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  • Helen Bent

Wilderness spirituality (19-02-21)

Bible Readings: In those days John the Baptist came, preaching in the wilderness of Judea and saying, ‘Repent, for the kingdom of heaven has come near.’ This is he who was spoken of through the prophet Isaiah: ‘A voice of one calling in the wilderness, “Prepare the way for the Lord, make straight paths for him.”’ (Matthew. 1 - 3)

Jesus, full of the Holy Spirit, left the Jordan and was led by the Spirit into the wilderness, where for forty days he was tempted by the devil… Jesus returned to Galilee in the power of the Spirit. (Luke 4. 1 - 2, 14)


A Thought

We are eight weeks into our third lockdown, and now we are also into the season of Lent, a powerful and potentially depressing combination. We often think of Lent as primarily a period of self-denial, when we give up chocolate and alcohol and other things we enjoy, in order to focus and reflect on the forty days that Jesus spent in the wilderness. However, the wilderness is so much more than a place of abstinence.

In the early centuries AD, there were considerable numbers of Christian hermits and monks who withdrew to live a life of prayer in the desert. Known as the Desert Fathers, they paved the way for subsequent monastic movements. Above all else, their withdrawal from society was driven by a longing for God. This was a strategic withdrawal from the church and the world, but not a separation as such. It was a place to wrestle in prayer for the church and the world, being ‘of the world’ but not in it.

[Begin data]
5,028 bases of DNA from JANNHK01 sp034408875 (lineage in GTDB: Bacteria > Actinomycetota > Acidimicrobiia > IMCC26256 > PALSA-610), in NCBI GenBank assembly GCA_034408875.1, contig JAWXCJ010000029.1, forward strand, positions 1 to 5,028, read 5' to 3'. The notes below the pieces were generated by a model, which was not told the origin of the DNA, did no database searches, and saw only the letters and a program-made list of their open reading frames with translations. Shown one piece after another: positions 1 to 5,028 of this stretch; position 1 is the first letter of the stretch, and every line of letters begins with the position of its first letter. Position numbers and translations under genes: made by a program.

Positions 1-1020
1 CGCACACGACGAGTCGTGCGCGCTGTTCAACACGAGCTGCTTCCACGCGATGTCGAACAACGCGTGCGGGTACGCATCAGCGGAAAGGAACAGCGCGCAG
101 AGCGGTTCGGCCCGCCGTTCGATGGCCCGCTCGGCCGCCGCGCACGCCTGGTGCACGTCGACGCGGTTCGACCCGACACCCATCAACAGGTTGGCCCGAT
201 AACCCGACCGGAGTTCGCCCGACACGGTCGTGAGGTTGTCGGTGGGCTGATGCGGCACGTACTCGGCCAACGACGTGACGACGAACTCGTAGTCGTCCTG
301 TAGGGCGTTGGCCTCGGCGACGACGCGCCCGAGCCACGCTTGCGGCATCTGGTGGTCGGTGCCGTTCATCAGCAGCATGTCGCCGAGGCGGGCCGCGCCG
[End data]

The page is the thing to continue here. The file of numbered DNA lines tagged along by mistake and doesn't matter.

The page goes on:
Wilderness is a place of exposure, a tough place where we leave behind our normal securities. It is a place of simplicity with little room for non-essentials or luxuries. It is a place of waiting. Nothing happens in a hurry in the desert, and it weans us off our addiction to the instant. There is a story of a desert father who was visited by three men who wanted to talk to him. He led them to a nearby cave and showed them hospitality. He then left them for the next three years before asking them what they wanted! Thus, wilderness is also a place of solitude, often accompanied by silence and tears, as our deep places are opened up to God for healing and transformation. And finally, wilderness is a place of vigil, watching for the coming of Christ, whilst immersed in reading Scripture, singing psalms, and prayer.

Both John the Baptist and Jesus spent time in the wilderness. For John, it was a time of preparing others for the coming of Jesus, calling for their repentance. For Jesus, it was a time of preparation for his earthly ministry and work of salvation, prompted by the Holy Spirit. These wilderness experiences were no accident, but all part of God’s plan.

So what about us? As we spend time in the wilderness of the third lockdown during the six weeks of Lent, what is the Holy Spirit doing in our lives? What is the Holy Spirit preparing us for? And what is our role in the lives of others at this time?

A Prayer

You lead us though the wilderness and give us grace for trials and tests. May the Holy Spirit show the way and, in our weakness, teach us how to pray. Amen.


You lead us through the wilderness by Sam Hargreaves

https://www.youtube.com/watch?v=rPUAQxA55Mo

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